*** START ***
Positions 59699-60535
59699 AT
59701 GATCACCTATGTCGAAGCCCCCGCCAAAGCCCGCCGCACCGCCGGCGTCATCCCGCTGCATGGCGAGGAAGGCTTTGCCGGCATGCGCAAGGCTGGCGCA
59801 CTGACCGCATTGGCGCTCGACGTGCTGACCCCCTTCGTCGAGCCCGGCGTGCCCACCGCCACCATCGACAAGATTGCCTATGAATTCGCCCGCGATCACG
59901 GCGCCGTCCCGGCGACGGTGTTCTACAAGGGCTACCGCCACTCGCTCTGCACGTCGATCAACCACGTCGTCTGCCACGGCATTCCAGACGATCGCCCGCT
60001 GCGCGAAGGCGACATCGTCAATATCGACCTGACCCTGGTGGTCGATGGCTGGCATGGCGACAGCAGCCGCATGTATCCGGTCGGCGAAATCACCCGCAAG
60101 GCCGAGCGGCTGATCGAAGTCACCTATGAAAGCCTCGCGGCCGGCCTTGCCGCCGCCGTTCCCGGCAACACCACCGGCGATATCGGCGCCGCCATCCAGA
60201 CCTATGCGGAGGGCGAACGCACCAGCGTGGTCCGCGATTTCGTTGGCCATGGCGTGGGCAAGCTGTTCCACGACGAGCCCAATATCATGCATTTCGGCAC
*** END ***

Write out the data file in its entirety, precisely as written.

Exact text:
Positions 59699-60535
59699 AT
59701 GATCACCTATGTCGAAGCCCCCGCCAAAGCCCGCCGCACCGCCGGCGTCATCCCGCTGCATGGCGAGGAAGGCTTTGCCGGCATGCGCAAGGCTGGCGCA
59801 CTGACCGCATTGGCGCTCGACGTGCTGACCCCCTTCGTCGAGCCCGGCGTGCCCACCGCCACCATCGACAAGATTGCCTATGAATTCGCCCGCGATCACG
59901 GCGCCGTCCCGGCGACGGTGTTCTACAAGGGCTACCGCCACTCGCTCTGCACGTCGATCAACCACGTCGTCTGCCACGGCATTCCAGACGATCGCCCGCT
60001 GCGCGAAGGCGACATCGTCAATATCGACCTGACCCTGGTGGTCGATGGCTGGCATGGCGACAGCAGCCGCATGTATCCGGTCGGCGAAATCACCCGCAAG
60101 GCCGAGCGGCTGATCGAAGTCACCTATGAAAGCCTCGCGGCCGGCCTTGCCGCCGCCGTTCCCGGCAACACCACCGGCGATATCGGCGCCGCCATCCAGA
60201 CCTATGCGGAGGGCGAACGCACCAGCGTGGTCCGCGATTTCGTTGGCCATGGCGTGGGCAAGCTGTTCCACGACGAGCCCAATATCATGCATTTCGGCAC